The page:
Trying to Lose Weight? Watch What You Drink
Liquid Calories Add Up Quickly
By Carol Sorgen
WebMD Weight Loss Clinic - Feature
Reviewed By Kathleen Zelman, MPH, RD/LD
You're trying to lose a few pounds, so you're watching what you put on your plate. But are you watching what's in that mug, or glass, or can? If not, you just might be sabotaging your weight loss efforts.
"Beverages are probably the biggest hidden source of empty calories in our diets," says Mark Izzo, PhD, director of science and technology at Orafti Active Food Ingredients. "Even those that are positioned as super-healthy, like grapefruit juice and orange juice, can pack 100 calories in 8 ounces."
"What's worse," says Izzo, "is that nobody drinks only 8 ounces. A typical serving is usually 16 ounces. That's 200 calories for one drink!"
And then there's soda, which contributes few useful nutrients but plenty of calories in the form of sweeteners. A 20-ounce soda, for example, has the equivalent of 18 teaspoons of sugar.
Soda is unquestionably among the many sources of excess calories contributing to the obesity epidemic in this country, says David L. Katz, MD, associate clinical professor of public health and medicine at Yale University School of Medicine and author of The Way to Eat.
"A standard 12-ounce (non-diet) soda has roughly 150 calories," says Katz. Drink two or three of those a day and that's enough calories to gain a pound a week! And just think what a supersized (44-ounce) drink can do -- just one a day can lead to an extra pound per week.
More Calories, Less Satisfaction
"Some of the calories consumed in soda may be taken out of the diet elsewhere," says Katz, but he doesn't think that's necessarily a good thing. "Sodas provide no nutrient value, while the foods eliminated may. Further, the calories we drink are likely to be added to, rather than replaced by the calories we eat."
A study published in the International Journal of Obesity in 2000 bears this out. Fifteen healthy men and women consumed an extra 450 calories, in the form of either jellybeans or soda, every day for four weeks. After four weeks, the soda drinkers switched to jelly beans and vice versa.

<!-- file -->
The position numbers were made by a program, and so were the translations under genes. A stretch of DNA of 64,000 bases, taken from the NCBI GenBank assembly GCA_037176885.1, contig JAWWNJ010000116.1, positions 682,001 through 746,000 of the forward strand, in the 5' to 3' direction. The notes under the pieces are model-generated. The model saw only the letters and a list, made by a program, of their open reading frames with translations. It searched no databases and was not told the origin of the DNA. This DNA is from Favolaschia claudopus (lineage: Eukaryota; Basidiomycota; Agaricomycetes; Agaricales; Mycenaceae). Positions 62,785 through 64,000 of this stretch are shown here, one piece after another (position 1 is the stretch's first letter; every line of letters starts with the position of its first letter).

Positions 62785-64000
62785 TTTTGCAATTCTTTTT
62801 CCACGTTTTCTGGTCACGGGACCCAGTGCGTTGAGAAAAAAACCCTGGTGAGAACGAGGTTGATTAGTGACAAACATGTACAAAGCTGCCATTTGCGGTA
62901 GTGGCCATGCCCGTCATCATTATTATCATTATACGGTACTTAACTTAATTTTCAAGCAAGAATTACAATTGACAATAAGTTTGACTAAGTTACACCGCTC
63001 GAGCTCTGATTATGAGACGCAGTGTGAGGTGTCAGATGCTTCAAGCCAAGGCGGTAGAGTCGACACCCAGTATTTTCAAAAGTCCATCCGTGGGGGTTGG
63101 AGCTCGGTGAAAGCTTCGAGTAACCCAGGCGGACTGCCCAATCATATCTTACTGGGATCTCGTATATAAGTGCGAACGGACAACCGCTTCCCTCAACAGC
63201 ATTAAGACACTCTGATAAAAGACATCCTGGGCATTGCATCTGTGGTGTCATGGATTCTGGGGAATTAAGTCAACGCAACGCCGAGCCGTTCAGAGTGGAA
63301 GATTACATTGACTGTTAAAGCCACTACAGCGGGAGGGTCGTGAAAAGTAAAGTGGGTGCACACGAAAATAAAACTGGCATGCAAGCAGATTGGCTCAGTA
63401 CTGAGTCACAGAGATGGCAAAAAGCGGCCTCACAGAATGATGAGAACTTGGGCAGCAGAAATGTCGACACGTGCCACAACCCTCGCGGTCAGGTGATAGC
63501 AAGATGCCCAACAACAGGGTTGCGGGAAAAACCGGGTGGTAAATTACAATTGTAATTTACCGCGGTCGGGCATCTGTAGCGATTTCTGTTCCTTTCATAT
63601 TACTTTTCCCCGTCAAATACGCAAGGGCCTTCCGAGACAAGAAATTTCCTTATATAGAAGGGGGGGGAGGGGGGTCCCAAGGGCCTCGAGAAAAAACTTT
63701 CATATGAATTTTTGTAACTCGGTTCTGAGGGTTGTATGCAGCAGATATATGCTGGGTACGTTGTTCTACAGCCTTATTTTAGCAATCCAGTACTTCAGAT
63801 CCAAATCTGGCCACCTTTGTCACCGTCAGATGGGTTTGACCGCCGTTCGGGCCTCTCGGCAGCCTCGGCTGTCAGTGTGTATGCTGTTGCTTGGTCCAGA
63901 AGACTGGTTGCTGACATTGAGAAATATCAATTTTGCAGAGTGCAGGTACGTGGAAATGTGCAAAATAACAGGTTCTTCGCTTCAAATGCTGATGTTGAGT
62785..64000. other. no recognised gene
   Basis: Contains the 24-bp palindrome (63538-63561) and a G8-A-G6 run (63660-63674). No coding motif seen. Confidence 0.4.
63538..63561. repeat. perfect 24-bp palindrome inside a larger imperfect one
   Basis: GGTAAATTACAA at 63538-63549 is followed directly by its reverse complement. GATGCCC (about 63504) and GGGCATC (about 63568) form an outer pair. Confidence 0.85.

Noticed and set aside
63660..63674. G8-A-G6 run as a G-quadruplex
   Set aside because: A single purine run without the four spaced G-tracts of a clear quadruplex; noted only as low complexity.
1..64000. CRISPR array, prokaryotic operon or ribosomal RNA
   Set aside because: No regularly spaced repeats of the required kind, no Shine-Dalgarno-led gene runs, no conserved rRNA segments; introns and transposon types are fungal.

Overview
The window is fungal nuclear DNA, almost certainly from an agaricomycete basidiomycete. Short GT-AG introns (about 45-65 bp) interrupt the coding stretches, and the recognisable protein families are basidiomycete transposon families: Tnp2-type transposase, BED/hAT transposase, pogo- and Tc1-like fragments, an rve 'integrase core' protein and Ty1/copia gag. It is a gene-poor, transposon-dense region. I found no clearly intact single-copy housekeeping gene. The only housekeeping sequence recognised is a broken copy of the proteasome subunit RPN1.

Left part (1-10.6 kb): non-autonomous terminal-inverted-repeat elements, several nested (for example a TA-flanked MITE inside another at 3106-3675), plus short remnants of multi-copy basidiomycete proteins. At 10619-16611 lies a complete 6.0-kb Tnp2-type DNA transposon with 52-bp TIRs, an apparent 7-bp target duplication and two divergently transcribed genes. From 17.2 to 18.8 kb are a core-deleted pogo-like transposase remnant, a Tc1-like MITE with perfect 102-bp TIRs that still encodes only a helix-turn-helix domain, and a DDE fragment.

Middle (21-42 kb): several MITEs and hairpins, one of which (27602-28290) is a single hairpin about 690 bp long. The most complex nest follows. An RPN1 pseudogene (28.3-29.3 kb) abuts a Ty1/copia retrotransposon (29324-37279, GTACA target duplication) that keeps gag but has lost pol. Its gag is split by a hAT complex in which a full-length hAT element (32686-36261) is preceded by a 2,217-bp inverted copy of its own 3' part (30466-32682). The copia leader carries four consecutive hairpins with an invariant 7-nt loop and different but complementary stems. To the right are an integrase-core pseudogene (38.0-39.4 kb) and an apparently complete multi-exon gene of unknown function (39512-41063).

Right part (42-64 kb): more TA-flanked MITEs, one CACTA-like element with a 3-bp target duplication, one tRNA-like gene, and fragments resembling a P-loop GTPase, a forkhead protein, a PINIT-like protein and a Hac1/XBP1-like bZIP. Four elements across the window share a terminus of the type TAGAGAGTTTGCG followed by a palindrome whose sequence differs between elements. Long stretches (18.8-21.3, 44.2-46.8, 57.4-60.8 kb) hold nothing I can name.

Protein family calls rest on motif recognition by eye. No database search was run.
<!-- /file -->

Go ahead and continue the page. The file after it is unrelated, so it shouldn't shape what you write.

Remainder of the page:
When eating the jellybeans, all 15 people in the study reduced the number of calories they took in from other sources to compensate; at the end of the study, they had gained only a small amount of weight. Those drinking the soda, however, made no such changes in the calories they consumed. No surprise here: The soda drinkers gained a lot of weight!
The take-away message? Liquid calories don't tend to fill you up and satisfy your hunger as well as those from solid foods. Soft drinks quench your thirst -- and add calories -- but do little to fill your belly.
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This holds true for children as well as adults.
In a study published in the June issue of The Journal of Pediatrics, Cornell University researchers followed 30 children over two months. According to David Levitsky, professor of nutritional sciences and psychology at Cornell, children who drank more than 12 ounces of sweetened drinks (soda, fruit punch, bottled tea, or drinks made from fruit-flavored powders) per day gained significantly more weight than youngsters who drank less than 6 ounces a day. The reason? They didn't reduce the amount of food they ate to make up for the extra calories in the drinks.
The researchers also found that the more sweetened beverages the youngsters consumed, the less milk they drank. So not only were they taking in more calories, they were getting less calcium and zinc than is recommended.